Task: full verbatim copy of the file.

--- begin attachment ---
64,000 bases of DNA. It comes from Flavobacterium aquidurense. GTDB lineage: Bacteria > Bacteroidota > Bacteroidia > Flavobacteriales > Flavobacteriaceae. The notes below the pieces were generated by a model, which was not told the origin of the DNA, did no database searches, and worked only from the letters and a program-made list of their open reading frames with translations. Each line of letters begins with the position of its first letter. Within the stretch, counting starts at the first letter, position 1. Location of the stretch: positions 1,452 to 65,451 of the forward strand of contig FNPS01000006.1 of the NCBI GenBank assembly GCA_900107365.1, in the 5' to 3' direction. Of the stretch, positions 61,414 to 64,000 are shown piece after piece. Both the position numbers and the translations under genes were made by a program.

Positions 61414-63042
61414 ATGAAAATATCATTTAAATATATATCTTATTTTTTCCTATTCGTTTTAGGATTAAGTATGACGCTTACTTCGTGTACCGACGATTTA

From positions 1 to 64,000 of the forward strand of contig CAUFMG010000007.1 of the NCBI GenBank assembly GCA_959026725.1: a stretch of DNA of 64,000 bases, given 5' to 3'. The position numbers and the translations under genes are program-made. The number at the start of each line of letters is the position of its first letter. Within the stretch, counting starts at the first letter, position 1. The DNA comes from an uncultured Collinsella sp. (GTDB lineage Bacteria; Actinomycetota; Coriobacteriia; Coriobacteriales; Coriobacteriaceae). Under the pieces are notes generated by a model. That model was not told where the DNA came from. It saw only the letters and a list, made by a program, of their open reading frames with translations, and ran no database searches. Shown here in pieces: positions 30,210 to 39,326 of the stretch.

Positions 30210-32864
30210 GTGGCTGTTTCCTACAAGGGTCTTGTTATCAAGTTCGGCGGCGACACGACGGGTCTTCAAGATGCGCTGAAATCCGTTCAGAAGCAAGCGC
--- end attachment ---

64,000 bases of DNA. It comes from Flavobacterium aquidurense. GTDB lineage: Bacteria > Bacteroidota > Bacteroidia > Flavobacteriales > Flavobacteriaceae. The notes below the pieces were generated by a model, which was not told the origin of the DNA, did no database searches, and worked only from the letters and a program-made list of their open reading frames with translations. Each line of letters begins with the position of its first letter. Within the stretch, counting starts at the first letter, position 1. Location of the stretch: positions 1,452 to 65,451 of the forward strand of contig FNPS01000006.1 of the NCBI GenBank assembly GCA_900107365.1, in the 5' to 3' direction. Of the stretch, positions 61,414 to 64,000 are shown piece after piece. Both the position numbers and the translations under genes were made by a program.

Positions 61414-63042
61414 ATGAAAATATCATTTAAATATATATCTTATTTTTTCCTATTCGTTTTAGGATTAAGTATGACGCTTACTTCGTGTACCGACGATTTA

From positions 1 to 64,000 of the forward strand of contig CAUFMG010000007.1 of the NCBI GenBank assembly GCA_959026725.1: a stretch of DNA of 64,000 bases, given 5' to 3'. The position numbers and the translations under genes are program-made. The number at the start of each line of letters is the position of its first letter. Within the stretch, counting starts at the first letter, position 1. The DNA comes from an uncultured Collinsella sp. (GTDB lineage Bacteria; Actinomycetota; Coriobacteriia; Coriobacteriales; Coriobacteriaceae). Under the pieces are notes generated by a model. That model was not told where the DNA came from. It saw only the letters and a list, made by a program, of their open reading frames with translations, and ran no database searches. Shown here in pieces: positions 30,210 to 39,326 of the stretch.

Positions 30210-32864
30210 GTGGCTGTTTCCTACAAGGGTCTTGTTATCAAGTTCGGCGGCGACACGACGGGTCTTCAAGATGCGCTGAAATCCGTTCAGAAGCAAGCGC